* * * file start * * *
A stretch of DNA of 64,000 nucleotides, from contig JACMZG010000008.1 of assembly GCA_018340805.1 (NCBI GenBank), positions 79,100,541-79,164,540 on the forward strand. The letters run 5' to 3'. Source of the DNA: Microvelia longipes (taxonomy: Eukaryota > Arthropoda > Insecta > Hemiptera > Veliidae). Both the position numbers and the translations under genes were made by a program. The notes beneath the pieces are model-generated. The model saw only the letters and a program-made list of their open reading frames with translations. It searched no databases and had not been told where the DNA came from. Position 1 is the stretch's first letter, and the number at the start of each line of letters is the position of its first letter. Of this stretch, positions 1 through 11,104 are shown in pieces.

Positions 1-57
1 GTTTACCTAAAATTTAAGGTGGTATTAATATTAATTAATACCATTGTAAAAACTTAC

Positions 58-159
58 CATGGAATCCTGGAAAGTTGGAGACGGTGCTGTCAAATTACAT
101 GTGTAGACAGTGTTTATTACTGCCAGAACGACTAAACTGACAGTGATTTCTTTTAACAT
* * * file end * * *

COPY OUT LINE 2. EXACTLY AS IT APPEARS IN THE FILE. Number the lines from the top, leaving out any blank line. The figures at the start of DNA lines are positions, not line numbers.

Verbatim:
Positions 1-57